Saying ‘No’ is a Key Part of the New Retirement Skill Set
Answering Your Call: A Guide for Living Your Deepest Purpose

Designing Your Life: How to Build a Well-Lived, Joyful Life

By Bill Burnett and Dave Evans (2016 – Knopf)

In Short

There aren’t many books that would make a great gift for a high school graduation, a college graduation or a retirement celebration. This is one.

Bill Burnett and Dave Evans are two professors at the design school at Stanford, who have opened up the material from their long-standing course on Designing Your Life to all.

The book shares how the principles of design thinking can be applied to planning your life – at any stage. The book is filled with great examples of people at later stages of their career have used it to design their second act career.

Food for Thought

The authors outline five design mindsets you can apply to life planning:

  1. Curiosity
  2. Action-orientation
  3. Reframing
  4. Prototyping
  5. Asking for help

While they are all important, the points they make on prototyping stand out. People often search for the ideal career/life and agonize over making the optimal choice. The authors advocate an approach of trying things, experimenting, learning and evolving that is quite different. They cite several examples where people find this approach actually saves time in the long run, while it may appear longer. As an aside, in my coaching practice, I’ve used many of these principles and can assure you they are well worth the effort.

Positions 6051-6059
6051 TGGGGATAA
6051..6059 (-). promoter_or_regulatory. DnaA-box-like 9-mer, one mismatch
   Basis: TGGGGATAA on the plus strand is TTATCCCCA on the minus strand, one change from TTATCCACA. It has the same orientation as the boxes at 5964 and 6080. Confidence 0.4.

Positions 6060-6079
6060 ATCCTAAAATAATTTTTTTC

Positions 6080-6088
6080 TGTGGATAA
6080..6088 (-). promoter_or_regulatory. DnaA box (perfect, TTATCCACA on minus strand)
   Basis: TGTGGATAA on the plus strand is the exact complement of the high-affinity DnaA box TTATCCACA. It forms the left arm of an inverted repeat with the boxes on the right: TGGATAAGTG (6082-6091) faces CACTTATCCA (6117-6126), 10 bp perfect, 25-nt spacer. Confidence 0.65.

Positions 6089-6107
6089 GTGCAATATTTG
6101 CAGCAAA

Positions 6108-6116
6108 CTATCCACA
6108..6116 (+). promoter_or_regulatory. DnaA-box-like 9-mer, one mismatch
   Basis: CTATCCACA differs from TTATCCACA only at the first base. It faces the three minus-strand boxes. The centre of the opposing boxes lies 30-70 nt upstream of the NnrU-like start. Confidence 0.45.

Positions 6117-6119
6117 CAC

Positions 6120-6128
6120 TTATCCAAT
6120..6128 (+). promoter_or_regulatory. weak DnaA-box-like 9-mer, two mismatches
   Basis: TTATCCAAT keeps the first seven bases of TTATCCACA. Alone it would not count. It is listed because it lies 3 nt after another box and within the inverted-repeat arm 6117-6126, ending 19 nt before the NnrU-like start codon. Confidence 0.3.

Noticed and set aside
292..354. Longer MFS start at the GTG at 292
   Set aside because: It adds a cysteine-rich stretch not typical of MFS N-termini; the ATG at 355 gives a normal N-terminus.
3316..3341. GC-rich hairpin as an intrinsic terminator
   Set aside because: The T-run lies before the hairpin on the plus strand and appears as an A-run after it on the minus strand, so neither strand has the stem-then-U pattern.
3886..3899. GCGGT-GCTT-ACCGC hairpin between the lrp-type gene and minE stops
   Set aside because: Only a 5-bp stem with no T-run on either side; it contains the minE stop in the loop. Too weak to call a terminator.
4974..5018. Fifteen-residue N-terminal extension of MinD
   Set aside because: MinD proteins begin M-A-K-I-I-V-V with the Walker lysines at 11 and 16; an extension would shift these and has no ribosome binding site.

A noteworthy contribution from this book is the recommendation to create multiple versions of your future when planning you next move. The authors recommend building several alternative visions and plans to begin testing and gathering more data before you commit to one.

A Kickstarter

Burnett and Evans note that this process is best done with others – it’s not a solo journey. They recommend finding partners to help think through the process. They make the important point that the perspective and insights from others, peers, mentors and/or a coach, can be critical and they recommend finding a partner or team of partners.

Comments are closed.